This week, I came across an article online about a Tucson army veteran named Antonio Medina. In the video accompanying the article, Medina is a cheerful, fit-looking guy with a gigantic smile on his face. He’s got some pretty awesome salsa moves, and he’s a military man.
Last weekend, Medina hosted the Tucson Salsa Bachata Dance Festival at the Hilton Conquistador. His goal? To introduce returning military service members to salsa dancing.
After serving the second of his four tours of duty in Afghanistan, Medina began to experience symptoms of PTSD. He used salsa dancing as a way to cope with his PTSD because, he says, (with a gigantic, adorable smile), there’s some just something about the music that made him feel happier and less anxious.
It makes perfect sense to me that salsa dancing would be an excellent remedy for depression, anxiety, or even PTSD. As a lover of many kinds of dance, I can relate to that feeling of connectivity you can tap into when you’re listening to lively and emotional music, moving your body in tandem, engaging your mind through technique, and connecting with your dance partner.
But as I put more research into this concept — the curative powers of dance, if you will — I realized that these impacts have actually been substantiated through various psychological studies.
In a 2007 study for the University of Heidelberg in Germany, Dr. Sabine Koch looked into the effects of a single dance intervention on patients who were being treated for depression. She compared the results to patients who experienced either an intervention with just exercise (reaching the same heart rate as those who danced) or with just music (using the same music as with the dance intervention).
Koch’s study found that the patients who underwent the dance intervention — a combination of movement and music, as opposed to movement and music separately — garnered the greatest benefit.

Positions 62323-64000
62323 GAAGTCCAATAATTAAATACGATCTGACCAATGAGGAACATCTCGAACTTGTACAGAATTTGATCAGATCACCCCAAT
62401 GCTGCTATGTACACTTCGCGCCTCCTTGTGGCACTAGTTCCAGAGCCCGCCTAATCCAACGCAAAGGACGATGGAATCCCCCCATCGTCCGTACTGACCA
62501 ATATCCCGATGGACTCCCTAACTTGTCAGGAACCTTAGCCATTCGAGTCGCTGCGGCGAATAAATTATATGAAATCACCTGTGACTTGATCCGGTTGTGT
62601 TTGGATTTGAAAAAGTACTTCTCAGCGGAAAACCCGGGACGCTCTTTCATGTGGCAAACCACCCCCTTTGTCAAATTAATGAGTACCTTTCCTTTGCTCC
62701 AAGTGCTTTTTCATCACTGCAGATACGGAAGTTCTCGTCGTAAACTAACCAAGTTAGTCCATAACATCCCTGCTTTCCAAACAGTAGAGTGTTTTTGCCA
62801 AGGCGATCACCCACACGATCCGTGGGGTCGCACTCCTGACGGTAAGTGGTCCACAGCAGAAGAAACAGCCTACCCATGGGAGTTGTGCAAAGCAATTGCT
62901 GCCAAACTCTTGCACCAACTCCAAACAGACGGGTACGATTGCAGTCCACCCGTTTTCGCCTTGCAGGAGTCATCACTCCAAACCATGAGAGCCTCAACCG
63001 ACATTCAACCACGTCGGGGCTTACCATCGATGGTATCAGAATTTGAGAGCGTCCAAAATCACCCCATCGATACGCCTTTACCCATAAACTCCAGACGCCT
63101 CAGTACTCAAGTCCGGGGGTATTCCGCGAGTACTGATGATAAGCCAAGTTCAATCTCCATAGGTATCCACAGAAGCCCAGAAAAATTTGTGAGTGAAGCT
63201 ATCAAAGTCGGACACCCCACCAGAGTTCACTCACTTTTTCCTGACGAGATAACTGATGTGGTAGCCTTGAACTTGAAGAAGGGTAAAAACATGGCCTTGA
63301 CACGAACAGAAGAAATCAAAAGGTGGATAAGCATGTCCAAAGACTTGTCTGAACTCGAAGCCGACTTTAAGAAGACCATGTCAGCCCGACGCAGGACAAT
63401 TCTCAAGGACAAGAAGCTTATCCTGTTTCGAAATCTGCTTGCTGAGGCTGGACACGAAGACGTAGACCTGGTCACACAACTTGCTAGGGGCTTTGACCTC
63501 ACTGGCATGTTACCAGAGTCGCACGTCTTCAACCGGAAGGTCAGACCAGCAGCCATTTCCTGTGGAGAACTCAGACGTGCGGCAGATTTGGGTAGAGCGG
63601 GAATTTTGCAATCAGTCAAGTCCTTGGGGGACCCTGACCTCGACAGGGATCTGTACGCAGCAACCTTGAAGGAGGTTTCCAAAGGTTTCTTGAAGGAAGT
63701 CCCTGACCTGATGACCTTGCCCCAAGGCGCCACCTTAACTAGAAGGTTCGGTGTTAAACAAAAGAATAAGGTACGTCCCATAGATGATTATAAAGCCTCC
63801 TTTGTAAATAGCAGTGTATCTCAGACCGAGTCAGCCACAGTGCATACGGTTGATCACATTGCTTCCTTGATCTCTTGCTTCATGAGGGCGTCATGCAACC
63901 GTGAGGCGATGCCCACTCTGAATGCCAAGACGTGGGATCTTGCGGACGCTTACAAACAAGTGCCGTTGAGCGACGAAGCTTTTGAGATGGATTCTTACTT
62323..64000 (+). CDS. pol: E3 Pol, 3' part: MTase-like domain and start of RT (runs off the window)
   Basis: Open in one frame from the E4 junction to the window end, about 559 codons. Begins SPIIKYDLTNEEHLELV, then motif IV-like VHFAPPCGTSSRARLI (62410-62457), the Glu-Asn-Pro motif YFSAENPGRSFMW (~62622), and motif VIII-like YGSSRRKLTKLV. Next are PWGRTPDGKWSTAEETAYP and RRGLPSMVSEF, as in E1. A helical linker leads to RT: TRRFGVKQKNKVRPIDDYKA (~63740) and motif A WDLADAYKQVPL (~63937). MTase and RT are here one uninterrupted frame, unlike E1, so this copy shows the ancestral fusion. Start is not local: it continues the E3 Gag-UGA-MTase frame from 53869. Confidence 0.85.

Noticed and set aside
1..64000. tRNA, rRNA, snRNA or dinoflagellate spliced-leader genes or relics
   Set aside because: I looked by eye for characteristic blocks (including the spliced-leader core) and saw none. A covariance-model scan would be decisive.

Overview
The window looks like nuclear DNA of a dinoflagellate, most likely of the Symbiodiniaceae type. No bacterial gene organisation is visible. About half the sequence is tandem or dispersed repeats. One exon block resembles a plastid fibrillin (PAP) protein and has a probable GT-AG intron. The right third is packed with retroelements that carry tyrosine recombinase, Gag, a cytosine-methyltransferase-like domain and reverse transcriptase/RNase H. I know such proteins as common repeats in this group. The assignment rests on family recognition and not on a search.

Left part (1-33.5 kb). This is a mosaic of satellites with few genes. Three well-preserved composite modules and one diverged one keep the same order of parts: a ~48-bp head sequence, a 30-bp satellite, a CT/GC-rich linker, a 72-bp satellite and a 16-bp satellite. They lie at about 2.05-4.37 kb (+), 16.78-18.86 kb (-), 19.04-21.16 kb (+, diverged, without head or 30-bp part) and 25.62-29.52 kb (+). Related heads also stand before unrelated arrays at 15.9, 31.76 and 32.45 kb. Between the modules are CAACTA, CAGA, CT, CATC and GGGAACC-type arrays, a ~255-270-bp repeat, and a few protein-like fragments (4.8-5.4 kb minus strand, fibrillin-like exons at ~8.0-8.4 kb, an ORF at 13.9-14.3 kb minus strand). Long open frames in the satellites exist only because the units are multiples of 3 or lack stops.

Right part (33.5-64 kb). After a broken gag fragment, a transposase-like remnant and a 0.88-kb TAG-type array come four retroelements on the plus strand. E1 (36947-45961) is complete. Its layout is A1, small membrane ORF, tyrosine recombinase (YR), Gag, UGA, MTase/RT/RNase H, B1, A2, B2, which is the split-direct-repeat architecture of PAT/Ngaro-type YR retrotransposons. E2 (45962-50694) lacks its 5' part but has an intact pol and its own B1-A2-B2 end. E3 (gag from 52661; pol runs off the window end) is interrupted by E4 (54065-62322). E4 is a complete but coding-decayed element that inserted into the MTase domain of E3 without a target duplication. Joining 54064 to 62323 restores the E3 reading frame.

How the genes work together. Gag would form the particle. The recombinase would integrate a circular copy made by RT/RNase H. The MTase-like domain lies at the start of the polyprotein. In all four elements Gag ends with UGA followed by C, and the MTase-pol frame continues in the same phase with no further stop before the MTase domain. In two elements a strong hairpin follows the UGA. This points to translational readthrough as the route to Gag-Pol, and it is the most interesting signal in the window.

At the time of this study, Dance/Movement Therapy (DMT) and Drama Therapy (DT) — avenues of what us lay-people might describe as “Art-based” or “Arts Therapy” — were not widely researched, as Koch points out. She blames this lack of evidence of their effectiveness not on a lack of efficacy, but on a lack of funding.
Eight years later, however, we are starting to see much more research coming out in favor of arts-based therapy as an alternative to prescription drugs for treating mental health concerns such as depression, anxiety, and PTSD. The American Dance Music Association, which serves as a US-based resource for DMT-related research, awareness, and regulation, describes the practice as being based on the “empirically supported premise that the body, mind and spirit are interconnected.” A relatively new form of therapy, DMT itself has been pioneered in an official sense largely during the last 50 years, and is now practiced widely across the world.
The problem our country faces regarding soldiers who return from war zones with symptoms of PTSD has proved disturbingly pervasive. Not many of us have to face the likelihood of mental illness as an occupational hazard, and the challenge of creating awareness is especially difficult in the military culture, where maintaining composure through tough circumstances is a hard-won, necessary skill.
Although clear statistics regarding the extent of the impact of PTSD among military members are elusive, veterans from the Iraq and Afghanistan Wars have been reported as having PTSD diagnosis rates close to 20%. And as in the case of a large number of Vietnam War veterans, it may take years before symptoms begin to show.
PTSD — which initially can include symptoms like nightmares, detachment, negativity, hopelessness, aggression, and more — can escalate into something much more problematic when left untreated. Trauma survivors are considered to have an especially high risk for suicidal ideation, mood disorders, antisocial personality disorders, and even Parkinson’s, for instance.
Last November, the VA West LA Medical Center in Los Angeles began a dance therapy program, which incorporated a variety of dances, including salsa. Aside from aiding the ongoing treatment of various physical conditions by increasing dopamine levels and keeping the veterans active in a fun way, participants found the dance therapy approach helpful because it helped them gain more confidence to engage socially.
“Independence. Empowerment. To let ‘em know that they don’t have to stay home on Fridays and Saturday nights. That they can go dancing like the rest of ‘em,” explained one participant.
With its spunky rhythm and flashy nature, salsa dancing could easily be outside an average person’s comfort zone. And what about for military service members, who are used to following orders and maintaining control? Antonio Medina in Tucson points out that the paradoxical confrontation of these two different worlds is what offers such a release.
“Soldiers don’t dance. They are too cool to dance,” says Medina. “After they get their first lesson, usually they loosen up and realize that this is more for fun. They enjoy it and next thing you know, they stick around.”
Never underestimate the power of dance!